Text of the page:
When I started racing at the NSC Velodrome in June 2009, my inadequacies quickly became obvious: poor fitness and no tactics. My then 30-year-old body had only recently rediscovered a healthy, active lifestyle after shedding 20 pounds. My mid-twenties knew only walks to and from Chicago’s el and a diet heavy in Greek carryout.
I confess that in my previous two seasons as a Thursday Night Lights spectator, I watched without regard for what the racers actually did out there. It just looked fun, and I wanted to try it. Never did my clueless, happy-go-lucky mind imagine being the short, slightly chubby gal with the black-and-pink bike who the faster, leaner racers spanked week after week.
On the night of my TNL debut, the field spun by me three times in a 30-lap scratch. I rolled of the track in shame. Few races went by without me getting lapped multiple times in that first season. Yet I kept showing up for my weekly slice of humble pie. Being the worst one out there was embarrassing, but I enjoyed it too much to quit.
In my second season, I hungered for speed. “I just want to be faster,” I kept saying to anyone listening. After a stress fracture forced some time for reflection, my priorities shifted. Concentrating on fitness, endurance, attention to strategy and pushing myself seemed better objectives. As the cliché goes, you’ve got to walk before you can run.
Clearly mine would not be an Evelyn Stevens story. Accepting my place among several women who A) had been racing at the track for years and B) had previously engaged in a healthy, active lifestyle became crucial. It seemed a fine line between recognizing this ability gap for what it was and convincing myself I forever belonged huffing and puffing several laps behind them. While these seasoned riders were not yet my competition, they could serve as motivation for improved performance.
Forget unrealistic race-winning scenarios or even earning points. Modest aspirations marked each week—stay with the field for X number of laps; if dropped, move up track to rest and hop back on a wheel; only get lapped once. It worked. I improved. I won—WON!!!—a handicap race much to the amazement of everyone, including myself. Small and insignificant as it was, that victory remains a personal milestone.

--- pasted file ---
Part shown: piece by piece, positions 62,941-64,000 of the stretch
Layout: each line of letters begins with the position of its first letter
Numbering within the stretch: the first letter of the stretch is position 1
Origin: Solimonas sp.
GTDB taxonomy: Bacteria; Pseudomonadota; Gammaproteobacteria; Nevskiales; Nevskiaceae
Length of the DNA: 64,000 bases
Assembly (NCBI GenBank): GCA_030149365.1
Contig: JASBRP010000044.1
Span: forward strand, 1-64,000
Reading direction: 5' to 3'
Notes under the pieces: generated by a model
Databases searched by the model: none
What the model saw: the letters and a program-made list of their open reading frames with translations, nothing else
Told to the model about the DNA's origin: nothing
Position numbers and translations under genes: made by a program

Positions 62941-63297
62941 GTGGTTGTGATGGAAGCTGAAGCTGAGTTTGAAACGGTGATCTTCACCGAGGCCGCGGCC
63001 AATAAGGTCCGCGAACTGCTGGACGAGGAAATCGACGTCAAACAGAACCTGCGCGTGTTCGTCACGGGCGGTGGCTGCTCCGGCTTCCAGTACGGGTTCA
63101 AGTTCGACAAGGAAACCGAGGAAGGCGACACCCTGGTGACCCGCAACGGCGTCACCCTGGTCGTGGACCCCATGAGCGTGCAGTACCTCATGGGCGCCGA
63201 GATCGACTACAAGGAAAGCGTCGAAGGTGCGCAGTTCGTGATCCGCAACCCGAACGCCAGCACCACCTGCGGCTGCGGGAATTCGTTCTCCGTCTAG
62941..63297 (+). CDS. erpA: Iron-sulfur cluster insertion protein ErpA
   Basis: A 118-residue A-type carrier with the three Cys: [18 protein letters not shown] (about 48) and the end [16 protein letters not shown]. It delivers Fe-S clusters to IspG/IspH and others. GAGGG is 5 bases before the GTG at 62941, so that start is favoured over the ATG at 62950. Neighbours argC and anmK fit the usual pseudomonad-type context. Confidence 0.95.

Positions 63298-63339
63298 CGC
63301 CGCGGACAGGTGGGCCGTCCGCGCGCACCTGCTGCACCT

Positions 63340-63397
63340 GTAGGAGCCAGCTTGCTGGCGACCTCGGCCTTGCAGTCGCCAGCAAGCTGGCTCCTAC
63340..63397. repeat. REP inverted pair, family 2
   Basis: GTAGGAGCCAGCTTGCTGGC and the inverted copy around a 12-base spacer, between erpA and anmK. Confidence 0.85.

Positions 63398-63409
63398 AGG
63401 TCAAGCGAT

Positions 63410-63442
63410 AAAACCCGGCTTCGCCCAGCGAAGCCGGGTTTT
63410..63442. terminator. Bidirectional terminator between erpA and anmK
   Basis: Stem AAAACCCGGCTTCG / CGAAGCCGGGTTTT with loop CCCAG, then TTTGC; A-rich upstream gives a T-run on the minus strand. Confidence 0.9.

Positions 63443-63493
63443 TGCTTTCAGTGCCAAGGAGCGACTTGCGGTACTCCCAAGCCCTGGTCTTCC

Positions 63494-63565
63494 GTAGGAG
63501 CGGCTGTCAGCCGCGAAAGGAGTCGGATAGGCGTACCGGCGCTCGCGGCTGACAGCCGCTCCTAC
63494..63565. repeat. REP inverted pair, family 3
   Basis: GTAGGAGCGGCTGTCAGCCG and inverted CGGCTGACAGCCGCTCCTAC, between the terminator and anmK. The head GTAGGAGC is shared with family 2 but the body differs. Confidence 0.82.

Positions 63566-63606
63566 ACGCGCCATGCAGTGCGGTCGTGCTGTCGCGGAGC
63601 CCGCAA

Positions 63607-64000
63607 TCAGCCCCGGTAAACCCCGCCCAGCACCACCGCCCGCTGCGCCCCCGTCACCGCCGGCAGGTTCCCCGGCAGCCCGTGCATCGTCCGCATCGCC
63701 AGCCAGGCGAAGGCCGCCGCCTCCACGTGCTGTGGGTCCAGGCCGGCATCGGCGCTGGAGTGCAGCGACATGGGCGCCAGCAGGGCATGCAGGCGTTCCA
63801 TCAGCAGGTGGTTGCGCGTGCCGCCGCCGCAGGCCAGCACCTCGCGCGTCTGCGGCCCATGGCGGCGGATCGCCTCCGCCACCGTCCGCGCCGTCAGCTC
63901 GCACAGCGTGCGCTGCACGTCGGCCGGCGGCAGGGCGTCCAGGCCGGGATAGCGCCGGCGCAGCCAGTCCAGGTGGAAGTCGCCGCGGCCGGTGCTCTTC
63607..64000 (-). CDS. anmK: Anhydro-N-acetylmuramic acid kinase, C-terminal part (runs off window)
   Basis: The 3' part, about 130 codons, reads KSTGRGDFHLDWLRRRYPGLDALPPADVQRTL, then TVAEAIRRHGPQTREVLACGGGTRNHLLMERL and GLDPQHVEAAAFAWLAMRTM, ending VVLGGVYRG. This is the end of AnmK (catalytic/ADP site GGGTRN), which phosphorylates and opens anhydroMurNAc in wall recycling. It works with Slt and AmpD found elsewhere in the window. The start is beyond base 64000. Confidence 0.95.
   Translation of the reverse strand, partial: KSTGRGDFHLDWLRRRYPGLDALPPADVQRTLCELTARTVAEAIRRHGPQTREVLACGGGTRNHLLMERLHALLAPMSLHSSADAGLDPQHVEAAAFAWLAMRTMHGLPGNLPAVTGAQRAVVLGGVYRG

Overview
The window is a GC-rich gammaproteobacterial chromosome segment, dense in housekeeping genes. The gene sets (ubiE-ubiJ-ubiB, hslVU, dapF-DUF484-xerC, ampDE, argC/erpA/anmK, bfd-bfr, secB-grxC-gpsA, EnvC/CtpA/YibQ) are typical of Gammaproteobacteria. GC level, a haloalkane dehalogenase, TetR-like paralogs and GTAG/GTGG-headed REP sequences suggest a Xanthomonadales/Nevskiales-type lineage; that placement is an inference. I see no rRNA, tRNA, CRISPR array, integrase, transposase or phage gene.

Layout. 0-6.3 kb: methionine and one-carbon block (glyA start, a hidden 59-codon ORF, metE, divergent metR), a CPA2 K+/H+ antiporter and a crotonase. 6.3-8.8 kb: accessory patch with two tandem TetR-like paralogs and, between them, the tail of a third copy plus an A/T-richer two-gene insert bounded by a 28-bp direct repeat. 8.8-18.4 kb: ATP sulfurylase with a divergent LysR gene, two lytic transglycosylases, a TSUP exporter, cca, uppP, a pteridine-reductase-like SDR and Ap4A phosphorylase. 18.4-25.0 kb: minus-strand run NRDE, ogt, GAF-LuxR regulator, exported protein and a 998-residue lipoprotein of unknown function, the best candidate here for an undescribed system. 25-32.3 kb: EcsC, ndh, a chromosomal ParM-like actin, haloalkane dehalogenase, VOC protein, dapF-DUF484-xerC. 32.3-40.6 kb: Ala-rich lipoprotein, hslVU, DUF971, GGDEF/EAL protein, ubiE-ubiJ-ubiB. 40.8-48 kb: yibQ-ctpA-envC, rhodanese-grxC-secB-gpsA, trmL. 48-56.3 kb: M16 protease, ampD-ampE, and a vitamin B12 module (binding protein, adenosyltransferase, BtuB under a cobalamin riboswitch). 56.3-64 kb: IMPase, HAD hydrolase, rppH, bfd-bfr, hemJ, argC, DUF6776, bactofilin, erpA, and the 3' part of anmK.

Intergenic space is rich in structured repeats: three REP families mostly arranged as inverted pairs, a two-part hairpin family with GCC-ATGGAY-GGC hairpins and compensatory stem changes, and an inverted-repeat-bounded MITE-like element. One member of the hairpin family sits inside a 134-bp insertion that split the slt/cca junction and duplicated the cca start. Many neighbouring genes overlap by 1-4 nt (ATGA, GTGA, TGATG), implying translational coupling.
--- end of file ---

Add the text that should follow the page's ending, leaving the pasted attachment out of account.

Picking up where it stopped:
This year things seem to be converging. My fitness continues to improve. Muscles once smothered by cushier layers have started to surface. Mentorship from a teammate has forced me to take risks, understand my bike and work harder on my weaknesses (i.e., sprint endurance, standing starts). I am keeping track of how fast my efforts are so I can shave time off and quantify my improvement.
When heading up to Blaine for my first race in 2011, another teammate and I discussed our objectives for the evening. We decided to do whatever it took not to get lapped. For the most part, it worked. In the 30-lap scratch only the three leaders gained one on me—and not until three-quarters through the race. A few people told me I looked faster and stronger. Their comments affirm the subtle improvements I recognize but somehow worry may disappear.
The most dramatic change is my understanding that goals may be whatever one wishes—reaching the top, the next level or a personal best, or simply enjoying ever- so-small, week-to-week successes. After all, I’m just an average Jane who races her bike because it makes life better.